For those with an interest in cricket history, this game could well have played an important part in the evolution of one-day strategy -- the Pakistanis kept wickets in hand till the end and then launched into a burst of hurricane hitting, smashing 86 off the last ten and putting the ‘slog overs' concept on the map.
Canada for its part provided an early example of why minnows should not be playing at this level -- Bob Willis with 4/11 and Chris Old with 4/8 bundled them out for 45, and England went on to win by 8 wickets in an incredibly one sided game.
The thrills of the one-day game at its best finally came on view in the third round, as the top teams met each other.
New Zealand inserted the Windies at Nottingham and, thanks largely to Greenidge and Clive Lloyd, the batting side put 244 on the board. Facing the West Indies battery of quicks led by Andy Roberts (3/43), the Kiwis batted steadily without ever managing to up the tempo, and at the end of the allotted 60 overs had managed only 212/9 (Richard Hadlee 42).
England versus Pakistan, at Headingley, was equally razor-edged. Greeted by a greentop and overcast skies, Asif Iqbal chose to insert the opposition despite being without the services of Sarfaraz Nawaz -- and Imran Khan and Sikandhar Bakht bowled superbly to take out two wickets before the England score had even entered double digits.
England, 98/4 at lunch after 35 overs, had to endure further misery as Majid Khan bowled his off spinners with venom to reduce them to 118/8. The two Bobs, Taylor and Willis, then produced some late order resistance to help England on to 169/9 in the allotted overs.
Pakistan for its part started smoothly and at one point were 25 for no loss before Hendricks and Botham paired up to trigger a collapse, reducing the batting side to 34/6. This set the stage for a brilliant contest between skipper Iqbal and the English bowlers, with Asif employing all his mastery to push the score along to 115/7 before becoming the eighth batsman to be dismissed, for 51, the highest individual score in the game. Eventually, Pakistan folded for 155 -- 14 short of the target. An interesting sidelight was Brearley's use of Geoffrey Boycott as a bowler -- the opener, focusing on keeping the ball on the stumps as slow and low as he could manage, not only arrested runs but also took out the last two wickets to seal the win.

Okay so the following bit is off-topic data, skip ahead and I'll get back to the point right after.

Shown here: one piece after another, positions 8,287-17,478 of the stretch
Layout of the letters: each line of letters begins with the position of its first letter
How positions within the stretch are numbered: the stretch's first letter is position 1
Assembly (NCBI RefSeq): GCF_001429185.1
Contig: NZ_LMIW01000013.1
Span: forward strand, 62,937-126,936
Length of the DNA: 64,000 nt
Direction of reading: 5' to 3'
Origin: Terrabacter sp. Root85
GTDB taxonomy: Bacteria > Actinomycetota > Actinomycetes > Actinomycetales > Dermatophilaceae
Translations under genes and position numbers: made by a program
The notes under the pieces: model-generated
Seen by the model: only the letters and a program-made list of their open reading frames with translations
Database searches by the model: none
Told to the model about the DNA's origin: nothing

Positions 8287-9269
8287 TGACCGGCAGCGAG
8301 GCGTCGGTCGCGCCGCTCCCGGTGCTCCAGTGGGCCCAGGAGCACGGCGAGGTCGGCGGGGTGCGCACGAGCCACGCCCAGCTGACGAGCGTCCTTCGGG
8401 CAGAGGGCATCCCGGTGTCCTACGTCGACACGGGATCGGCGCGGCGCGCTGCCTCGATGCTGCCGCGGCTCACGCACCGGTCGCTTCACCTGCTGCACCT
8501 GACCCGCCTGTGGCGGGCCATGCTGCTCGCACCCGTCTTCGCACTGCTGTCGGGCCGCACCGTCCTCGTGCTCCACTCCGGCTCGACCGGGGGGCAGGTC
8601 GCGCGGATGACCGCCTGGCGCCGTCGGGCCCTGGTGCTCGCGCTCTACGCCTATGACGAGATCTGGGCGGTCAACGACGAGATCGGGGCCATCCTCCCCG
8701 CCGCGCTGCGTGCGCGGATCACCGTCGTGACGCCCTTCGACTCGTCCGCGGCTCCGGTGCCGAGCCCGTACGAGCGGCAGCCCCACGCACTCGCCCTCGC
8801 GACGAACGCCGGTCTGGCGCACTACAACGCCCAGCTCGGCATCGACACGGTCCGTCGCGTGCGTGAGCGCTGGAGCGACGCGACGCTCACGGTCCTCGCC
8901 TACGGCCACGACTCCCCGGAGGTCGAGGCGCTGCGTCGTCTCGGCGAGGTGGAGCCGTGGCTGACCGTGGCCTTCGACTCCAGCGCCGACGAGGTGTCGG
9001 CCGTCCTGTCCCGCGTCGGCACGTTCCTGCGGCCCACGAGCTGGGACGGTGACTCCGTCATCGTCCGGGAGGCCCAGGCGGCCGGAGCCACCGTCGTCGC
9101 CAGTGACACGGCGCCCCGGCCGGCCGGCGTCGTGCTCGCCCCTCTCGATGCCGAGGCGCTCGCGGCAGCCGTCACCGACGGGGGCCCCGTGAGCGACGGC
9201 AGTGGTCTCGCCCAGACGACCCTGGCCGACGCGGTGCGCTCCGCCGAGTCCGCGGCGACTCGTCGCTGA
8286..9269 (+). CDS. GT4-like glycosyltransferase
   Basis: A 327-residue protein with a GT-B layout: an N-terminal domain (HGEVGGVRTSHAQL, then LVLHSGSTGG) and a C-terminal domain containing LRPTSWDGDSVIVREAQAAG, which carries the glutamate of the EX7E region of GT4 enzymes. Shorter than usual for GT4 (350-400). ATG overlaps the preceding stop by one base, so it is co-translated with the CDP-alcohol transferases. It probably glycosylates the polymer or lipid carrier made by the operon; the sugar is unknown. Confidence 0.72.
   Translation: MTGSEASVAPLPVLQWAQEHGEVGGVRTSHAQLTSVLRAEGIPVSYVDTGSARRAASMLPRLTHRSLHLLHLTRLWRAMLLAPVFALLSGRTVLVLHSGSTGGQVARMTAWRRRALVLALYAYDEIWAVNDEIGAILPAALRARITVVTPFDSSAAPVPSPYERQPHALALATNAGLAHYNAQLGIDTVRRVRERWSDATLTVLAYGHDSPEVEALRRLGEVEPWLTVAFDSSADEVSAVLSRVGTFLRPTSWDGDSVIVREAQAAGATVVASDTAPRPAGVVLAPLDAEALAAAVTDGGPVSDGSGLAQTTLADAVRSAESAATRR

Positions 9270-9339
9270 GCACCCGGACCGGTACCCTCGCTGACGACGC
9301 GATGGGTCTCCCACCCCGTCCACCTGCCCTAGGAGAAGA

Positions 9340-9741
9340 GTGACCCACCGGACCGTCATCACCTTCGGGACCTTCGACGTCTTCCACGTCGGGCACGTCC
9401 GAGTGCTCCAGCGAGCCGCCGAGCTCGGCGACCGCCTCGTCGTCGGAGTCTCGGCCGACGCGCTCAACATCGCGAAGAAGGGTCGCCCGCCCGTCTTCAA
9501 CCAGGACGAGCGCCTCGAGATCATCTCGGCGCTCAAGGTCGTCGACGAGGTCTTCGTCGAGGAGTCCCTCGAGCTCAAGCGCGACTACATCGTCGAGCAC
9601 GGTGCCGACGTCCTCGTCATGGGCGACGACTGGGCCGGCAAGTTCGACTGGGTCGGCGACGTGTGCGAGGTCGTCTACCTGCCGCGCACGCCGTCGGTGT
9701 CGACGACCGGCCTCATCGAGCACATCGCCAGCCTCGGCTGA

If these two third round games were tense, the other two were noted for their one-sided nature. The Canada versus Australia game was noteworthy only for an unusually belligerent onslaught by Glenroy Sealy, the Canadian opener, who blasted four fours in Rodney Hogg's first over, and took another ten off his second, smashing him out of the attack. That, however, was that for the game – Canada duly folded for 105, a target Australia surpassed easily to seal a seven wicket win.
Joining Canada at the bottom of the table -- with zero points from three outings -- were the Indians who, in their last encounter, went down tamely to Sri Lanka in a game notable only for the fact that the Lankans gave an early intimation of the kind of team they would evolve into in time.
Batting first, Sri Lanka made 238 for five in classic one day style, Wettimuny playing the anchoring opener's role; Roy Dias, the precursor of Aravinda D'Silva, stroking brilliantly in the middle and Duleep Mendis, foreshadowing Aravinda D'Silva, blasting a rapid 64 at the end. In reply, India against tight line and length bowling and good fielding managed a mere 191.
The semifinal lineup thus was England versus New Zealand, and Pakistan versus the West Indies.